What we do

SIL field linguists work together with members of language communities in a variety of ways, depending on the local situation and on the goals of the language community. While SIL field linguists may be directly engaged in many of the language development tasks in a project, they also work to build capacity in language communities so that they can meet their own language development needs and goals.

A task that occurs early in any language development project is research, though research is also an ongoing activity which continues throughout the life of a project. Research is a broad topic and includes such activities as language assessment, collecting language data and analyzing it, and writing up the results for publication.

Only a few of the 7000+ languages in the world are well documented. One thing that many language communities want to do is document their language and culture for future generations. This is especially true in cases where the younger generation is losing the language due to pressure to use other languages. Language and Culture Documentation may involve written forms, but also includes audio and video recordings, which are then archived. Documentation requires a knowledge of linguistics, anthropology and media technology. It can also be useful for other linguists who want to study the language at a later date (especially if they are looking at several languages and can't visit them all).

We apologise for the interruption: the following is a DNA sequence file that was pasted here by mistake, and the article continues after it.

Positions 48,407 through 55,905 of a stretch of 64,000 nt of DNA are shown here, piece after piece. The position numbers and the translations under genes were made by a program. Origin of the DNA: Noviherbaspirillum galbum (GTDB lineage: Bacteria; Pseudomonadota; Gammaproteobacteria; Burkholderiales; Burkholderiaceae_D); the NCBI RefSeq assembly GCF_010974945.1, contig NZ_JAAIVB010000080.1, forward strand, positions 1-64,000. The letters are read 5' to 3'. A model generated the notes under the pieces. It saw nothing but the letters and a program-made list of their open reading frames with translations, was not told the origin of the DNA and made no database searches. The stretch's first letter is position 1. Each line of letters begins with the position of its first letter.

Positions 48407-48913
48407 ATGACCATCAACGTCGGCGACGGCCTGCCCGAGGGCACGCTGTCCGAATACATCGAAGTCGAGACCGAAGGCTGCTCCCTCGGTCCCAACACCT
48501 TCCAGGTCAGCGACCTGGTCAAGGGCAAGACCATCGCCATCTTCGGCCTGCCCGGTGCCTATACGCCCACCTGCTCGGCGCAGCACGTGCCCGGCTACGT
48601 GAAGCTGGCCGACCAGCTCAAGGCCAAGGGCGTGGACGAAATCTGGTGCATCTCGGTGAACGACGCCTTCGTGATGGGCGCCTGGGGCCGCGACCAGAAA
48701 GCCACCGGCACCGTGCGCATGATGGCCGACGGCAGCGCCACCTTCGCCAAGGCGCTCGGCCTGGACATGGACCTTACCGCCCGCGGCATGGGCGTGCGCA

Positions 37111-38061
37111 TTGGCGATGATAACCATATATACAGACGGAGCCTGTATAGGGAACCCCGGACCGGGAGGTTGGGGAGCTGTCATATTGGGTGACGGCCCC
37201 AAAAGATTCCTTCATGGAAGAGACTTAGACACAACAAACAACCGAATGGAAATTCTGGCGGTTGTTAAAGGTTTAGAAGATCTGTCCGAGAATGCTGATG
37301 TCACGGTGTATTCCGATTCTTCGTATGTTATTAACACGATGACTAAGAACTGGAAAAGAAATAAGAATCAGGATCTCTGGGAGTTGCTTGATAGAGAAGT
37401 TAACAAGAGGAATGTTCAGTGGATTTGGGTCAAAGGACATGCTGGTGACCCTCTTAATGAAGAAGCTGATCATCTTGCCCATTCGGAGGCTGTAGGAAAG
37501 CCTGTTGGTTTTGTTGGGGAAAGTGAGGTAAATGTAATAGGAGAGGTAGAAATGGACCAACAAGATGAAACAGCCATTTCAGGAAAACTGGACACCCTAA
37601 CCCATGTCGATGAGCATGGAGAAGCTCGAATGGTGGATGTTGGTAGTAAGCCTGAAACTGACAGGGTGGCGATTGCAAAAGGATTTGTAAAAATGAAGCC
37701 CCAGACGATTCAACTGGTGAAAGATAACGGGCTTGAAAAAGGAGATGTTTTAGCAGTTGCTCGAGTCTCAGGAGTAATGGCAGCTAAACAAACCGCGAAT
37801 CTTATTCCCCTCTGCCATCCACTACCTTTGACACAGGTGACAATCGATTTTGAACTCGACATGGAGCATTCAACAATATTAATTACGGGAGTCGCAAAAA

Many languages are still unwritten, so language development needs to include orthography development, which is the job of finding a good writing system for a language (not like English!). To do that, linguists consider the phonetics and phonology of a language, as well as the views of the people who speak that language, the writing systems for neighboring languages, which fonts are available, and any government policy on writing systems, among other things! The aim is to find a writing system that is easy to read and write for speakers of the language and which satisfies all the key players involved. See here for further information.

Many language communities desire a dictionary. There are many kinds of dictionaries - bilingual dictionaries, monolingual dictionaries, glossaries, etc. - so part of the process is to identify the needs of the language community. Lexicographers collect words and enter information about them in specialized software. Syntax, semantics and anthropology are especially important when compiling dictionaries.

Field linguists often write a grammar of the language they work with. These grammars are not generally like the list of rules mandating good style like one finds in an elementary English class. Rather, they describe the sometimes complex patterns a language has for constructing words and sentences. In its broadest sense, grammar also includes describing the ways that sounds combine, so this focuses on phonology, morphology and syntax.

Many language communities desire that materials from other languages be translated into them, and translation is another aspect of language development. Dictionaries and grammars can be very useful tools in the process of translation.

These various language development activities interact with each other. Compiling a dictionary or translating health bulletins depend on having a writing system. Knowing the grammar of how words are put together tells you where words begin and end. (How else do you tell where the spaces go?!) Including word categories in a dictionary requires an understanding of grammar, since not every language has the same set of word categories. In the past, SIL field linguists tended to do a little of everything. More and more, however, people are specializing in one of these areas.